Power of attraction
Developers move around companies, chasing after the best project, or the nicest environment, or the best colleagues, or even the best benefits they can find on the job market. So attractivity should not be underestimated here. Simplicity and making the out-of-the-box experience easy are indeed critical to attract and keep the developers.
With Blazor, you can stimulate the natural curiosity and creativity of a .net developer and help her polish her skills. I always wondered how someone could have 5 years of experience in .net with also 5 years as an angular developer, while working for 5 years only. We can all agree that sometimes job descriptions don’t make sense, so imagine that instead of trying to find the best jack-of-all-trades-master-of-none developer, you would gather the best .net developer any manager, product owner or team leader would want. The job description will not aim for the “mouton à six pattes” (french for 6 legged sheep, metaphor for something impossible to find), but would be far more realistic with a big emphasis on .net, C#, something that will be somewhat refreshing on the job market.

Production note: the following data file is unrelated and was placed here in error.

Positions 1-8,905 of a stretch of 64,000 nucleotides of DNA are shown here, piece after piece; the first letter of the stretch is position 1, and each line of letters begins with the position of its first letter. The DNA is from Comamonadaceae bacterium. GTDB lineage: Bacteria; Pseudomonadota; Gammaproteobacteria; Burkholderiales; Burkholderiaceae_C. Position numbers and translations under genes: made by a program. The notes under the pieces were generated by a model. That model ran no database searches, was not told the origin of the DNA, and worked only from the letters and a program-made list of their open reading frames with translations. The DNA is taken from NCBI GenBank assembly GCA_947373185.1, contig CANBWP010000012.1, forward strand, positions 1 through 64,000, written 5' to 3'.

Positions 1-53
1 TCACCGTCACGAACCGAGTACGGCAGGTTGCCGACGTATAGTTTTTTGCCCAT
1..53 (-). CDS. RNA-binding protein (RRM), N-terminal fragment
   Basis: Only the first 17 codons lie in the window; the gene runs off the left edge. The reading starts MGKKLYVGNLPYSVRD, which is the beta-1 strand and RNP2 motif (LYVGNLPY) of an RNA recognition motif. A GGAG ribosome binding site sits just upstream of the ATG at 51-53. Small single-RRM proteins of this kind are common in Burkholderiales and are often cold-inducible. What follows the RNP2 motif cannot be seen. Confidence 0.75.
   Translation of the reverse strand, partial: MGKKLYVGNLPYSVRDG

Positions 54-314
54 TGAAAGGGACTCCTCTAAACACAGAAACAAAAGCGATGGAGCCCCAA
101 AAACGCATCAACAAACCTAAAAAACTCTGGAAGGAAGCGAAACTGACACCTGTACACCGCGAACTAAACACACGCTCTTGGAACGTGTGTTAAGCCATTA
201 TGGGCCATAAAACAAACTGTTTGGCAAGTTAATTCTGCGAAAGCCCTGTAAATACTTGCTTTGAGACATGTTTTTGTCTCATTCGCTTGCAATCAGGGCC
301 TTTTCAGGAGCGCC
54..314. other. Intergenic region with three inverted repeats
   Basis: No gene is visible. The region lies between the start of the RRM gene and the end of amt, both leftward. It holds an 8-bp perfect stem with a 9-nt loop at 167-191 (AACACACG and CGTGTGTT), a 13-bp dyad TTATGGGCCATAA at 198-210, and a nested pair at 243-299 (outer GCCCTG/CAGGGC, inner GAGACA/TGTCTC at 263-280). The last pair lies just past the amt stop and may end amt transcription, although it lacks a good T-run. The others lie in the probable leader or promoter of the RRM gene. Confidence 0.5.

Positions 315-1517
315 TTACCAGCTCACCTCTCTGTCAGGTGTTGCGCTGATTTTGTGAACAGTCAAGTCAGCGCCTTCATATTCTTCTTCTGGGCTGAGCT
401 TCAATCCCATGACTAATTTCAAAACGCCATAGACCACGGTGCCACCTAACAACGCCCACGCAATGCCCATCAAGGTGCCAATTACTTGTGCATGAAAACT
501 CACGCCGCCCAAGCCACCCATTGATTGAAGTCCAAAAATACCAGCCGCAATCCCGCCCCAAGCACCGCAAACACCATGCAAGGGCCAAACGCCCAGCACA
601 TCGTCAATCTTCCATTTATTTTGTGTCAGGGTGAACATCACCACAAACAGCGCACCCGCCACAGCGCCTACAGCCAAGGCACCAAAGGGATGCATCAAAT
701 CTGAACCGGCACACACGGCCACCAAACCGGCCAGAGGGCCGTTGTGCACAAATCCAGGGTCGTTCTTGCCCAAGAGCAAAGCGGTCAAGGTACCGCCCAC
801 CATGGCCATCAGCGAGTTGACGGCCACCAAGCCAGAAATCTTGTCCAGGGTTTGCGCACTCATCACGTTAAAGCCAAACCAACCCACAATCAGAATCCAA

Other big players cannot be that wrong.
If your company is working with .net, there is a big chance that developers use Telerik products, like components for WinForms, WebForms or MVC. Telerik is a company that spent years polishing and refining their components for .net developers, so what would that tell us when they started working on a set of components for Blazor while it was merely an experiment? Would they risk investing resources and time in something that they did not see with a big future?